Coping with Lactose Intolerance
If you have an impaired ability to digest lactose, you are far from alone in dealing with this challenge. Lactose intolerance affects approximately 65 percent of the human population (post-infancy), according to the U.S. government.
Genetic Home Reference breaks the condition down in this way: “Lactose intolerance in adulthood is most prevalent in people of East Asian descent, affecting more than 90 percent of adults in some communities. It is also very common in people of West African, Arab, Jewish, Greek and Italian descent.” On the brighter side, “Only about 5 percent of people of Northern European descent are lactose intolerant.”
The Science behind Dairy Intolerance
Lactose is a sugar that is found in milk and other dairy products. When the body doesn’t have the ability to fully digest this milk sugar, gastrointestinal issues occur, generally about 30 to 120 minutes after consumption. These symptoms include:
- Abdominal pain or cramps
- Abdominal bloating
- Stomach rumbling
In most cases, this disorder is caused by a lactase deficiency. Lactase is an enzyme produced by cells in the small intestine lining that helps digest lactose. This process, called hydrolysis, produces two simpler sugars known as glucose and galactose that are absorbed into the bloodstream (Source). Primary lactase deficiency occurs when the production of lactase slowly declines with age.
With secondary lactase deficiency, an infection or disease damages the small intestine. Some examples of this include Celiac disease, Crohn’s disease and bacterial overgrowth. AddressingÂ the underlying issue usually resolves it.
Individuals with lactase deficiency may still have some lactase activity and can consume varying amounts of lactose in their diets without the onset of symptoms. It is not uncommon for a person to have difficulty digesting milk, but to have no symptoms from consuming other dairy products like cheese or yogurt, because many of these are made with fermentation processes that break down much of the lactose.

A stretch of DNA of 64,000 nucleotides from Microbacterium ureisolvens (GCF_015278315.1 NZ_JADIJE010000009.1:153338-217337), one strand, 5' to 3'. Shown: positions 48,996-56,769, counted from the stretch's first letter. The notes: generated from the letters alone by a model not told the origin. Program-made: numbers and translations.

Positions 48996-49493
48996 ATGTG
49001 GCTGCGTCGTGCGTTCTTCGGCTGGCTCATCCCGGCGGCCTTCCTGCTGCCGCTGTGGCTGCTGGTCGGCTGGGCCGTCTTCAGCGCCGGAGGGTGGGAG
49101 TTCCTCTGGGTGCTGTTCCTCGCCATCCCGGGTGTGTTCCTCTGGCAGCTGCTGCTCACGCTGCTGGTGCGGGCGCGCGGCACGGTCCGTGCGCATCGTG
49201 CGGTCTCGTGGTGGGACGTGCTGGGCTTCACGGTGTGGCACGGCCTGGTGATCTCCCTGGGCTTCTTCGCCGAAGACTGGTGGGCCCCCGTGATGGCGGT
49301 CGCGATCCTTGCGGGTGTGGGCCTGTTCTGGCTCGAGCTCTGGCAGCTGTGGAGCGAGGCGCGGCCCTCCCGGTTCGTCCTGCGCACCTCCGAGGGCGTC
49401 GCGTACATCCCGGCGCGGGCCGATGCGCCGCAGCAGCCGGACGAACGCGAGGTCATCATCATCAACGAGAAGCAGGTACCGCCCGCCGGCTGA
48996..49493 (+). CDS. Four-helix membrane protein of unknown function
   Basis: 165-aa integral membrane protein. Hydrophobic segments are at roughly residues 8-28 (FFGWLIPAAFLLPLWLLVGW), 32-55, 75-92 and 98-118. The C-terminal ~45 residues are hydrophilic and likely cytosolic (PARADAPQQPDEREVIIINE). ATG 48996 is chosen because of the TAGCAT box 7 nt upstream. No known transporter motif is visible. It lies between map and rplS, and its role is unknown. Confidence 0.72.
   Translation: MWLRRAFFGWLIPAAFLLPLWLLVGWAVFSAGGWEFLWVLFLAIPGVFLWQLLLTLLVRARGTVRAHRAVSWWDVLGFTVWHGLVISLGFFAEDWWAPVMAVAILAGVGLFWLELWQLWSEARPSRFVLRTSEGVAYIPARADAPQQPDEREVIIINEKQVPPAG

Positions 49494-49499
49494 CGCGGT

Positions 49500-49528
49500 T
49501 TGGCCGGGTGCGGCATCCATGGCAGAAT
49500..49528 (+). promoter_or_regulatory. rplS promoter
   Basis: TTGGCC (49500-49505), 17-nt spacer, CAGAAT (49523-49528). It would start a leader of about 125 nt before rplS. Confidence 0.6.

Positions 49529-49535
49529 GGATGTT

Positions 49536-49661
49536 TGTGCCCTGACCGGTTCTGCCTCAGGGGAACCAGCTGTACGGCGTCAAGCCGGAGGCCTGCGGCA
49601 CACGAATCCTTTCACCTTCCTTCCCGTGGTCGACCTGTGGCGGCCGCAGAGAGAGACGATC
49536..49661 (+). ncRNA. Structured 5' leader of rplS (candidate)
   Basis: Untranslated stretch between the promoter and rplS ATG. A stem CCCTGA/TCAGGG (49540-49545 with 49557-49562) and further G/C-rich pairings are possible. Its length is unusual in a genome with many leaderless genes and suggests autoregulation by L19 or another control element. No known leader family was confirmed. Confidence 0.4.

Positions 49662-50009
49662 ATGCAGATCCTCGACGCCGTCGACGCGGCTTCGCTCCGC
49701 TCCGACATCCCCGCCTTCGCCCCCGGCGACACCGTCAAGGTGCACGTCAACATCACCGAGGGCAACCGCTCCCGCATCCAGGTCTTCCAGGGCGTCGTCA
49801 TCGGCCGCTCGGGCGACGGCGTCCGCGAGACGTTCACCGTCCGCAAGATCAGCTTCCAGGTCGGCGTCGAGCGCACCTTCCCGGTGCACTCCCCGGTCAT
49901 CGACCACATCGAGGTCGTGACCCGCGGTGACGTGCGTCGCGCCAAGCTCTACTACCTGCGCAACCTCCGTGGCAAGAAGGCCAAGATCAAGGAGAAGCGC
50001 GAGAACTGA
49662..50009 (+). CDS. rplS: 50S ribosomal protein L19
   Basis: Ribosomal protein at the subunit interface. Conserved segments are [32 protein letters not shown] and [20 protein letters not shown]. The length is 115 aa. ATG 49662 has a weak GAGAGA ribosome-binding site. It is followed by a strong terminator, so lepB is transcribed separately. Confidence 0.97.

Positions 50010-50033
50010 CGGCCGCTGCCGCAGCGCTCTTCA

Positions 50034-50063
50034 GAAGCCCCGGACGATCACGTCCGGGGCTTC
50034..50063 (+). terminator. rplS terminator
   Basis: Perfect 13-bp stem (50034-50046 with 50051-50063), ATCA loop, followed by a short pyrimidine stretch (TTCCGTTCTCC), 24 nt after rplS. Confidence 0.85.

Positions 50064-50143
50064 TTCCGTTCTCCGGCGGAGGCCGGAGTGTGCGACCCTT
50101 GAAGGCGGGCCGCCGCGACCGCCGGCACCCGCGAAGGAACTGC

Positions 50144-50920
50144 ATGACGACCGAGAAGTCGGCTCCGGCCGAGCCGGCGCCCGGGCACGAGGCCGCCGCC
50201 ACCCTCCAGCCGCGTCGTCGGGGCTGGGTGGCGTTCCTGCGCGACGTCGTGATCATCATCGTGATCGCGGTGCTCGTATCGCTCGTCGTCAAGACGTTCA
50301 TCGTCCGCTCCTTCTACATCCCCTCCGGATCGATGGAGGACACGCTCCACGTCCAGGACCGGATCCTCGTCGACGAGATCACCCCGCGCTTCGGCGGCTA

According to Genetic Home Reference, “The ability to digest lactose into adulthood depends on which variations in the regulatory element within the MCM6 gene individuals have inherited from their parents. The variations that promote continued lactase production are considered autosomal dominant, which means one copy of the altered regulatory element in each cell is sufficient to sustain lactase production. People who have not inherited these variations from either parent will have some degree of lactose intolerance.”
Options for Coping with Lactose Intolerance – Good News!
Well you’ve made it through the clinical talk of lactose intolerance, you’re probably wondering now, what you can do if you find out you’re lactose intolerant.
Mayo Clinic shares ideas for avoiding the discomfort of lactose intolerance here. But, you might be surprised to learn you can have your cake and eat it too, even if you’re dairy intolerant. Here are some possibilities:
- Drink raw milk. You read that right – most people who are lactose intolerant can drink raw milk without any problems because raw milk contains the lactase enzyme and it helps you digest it properly. (Source)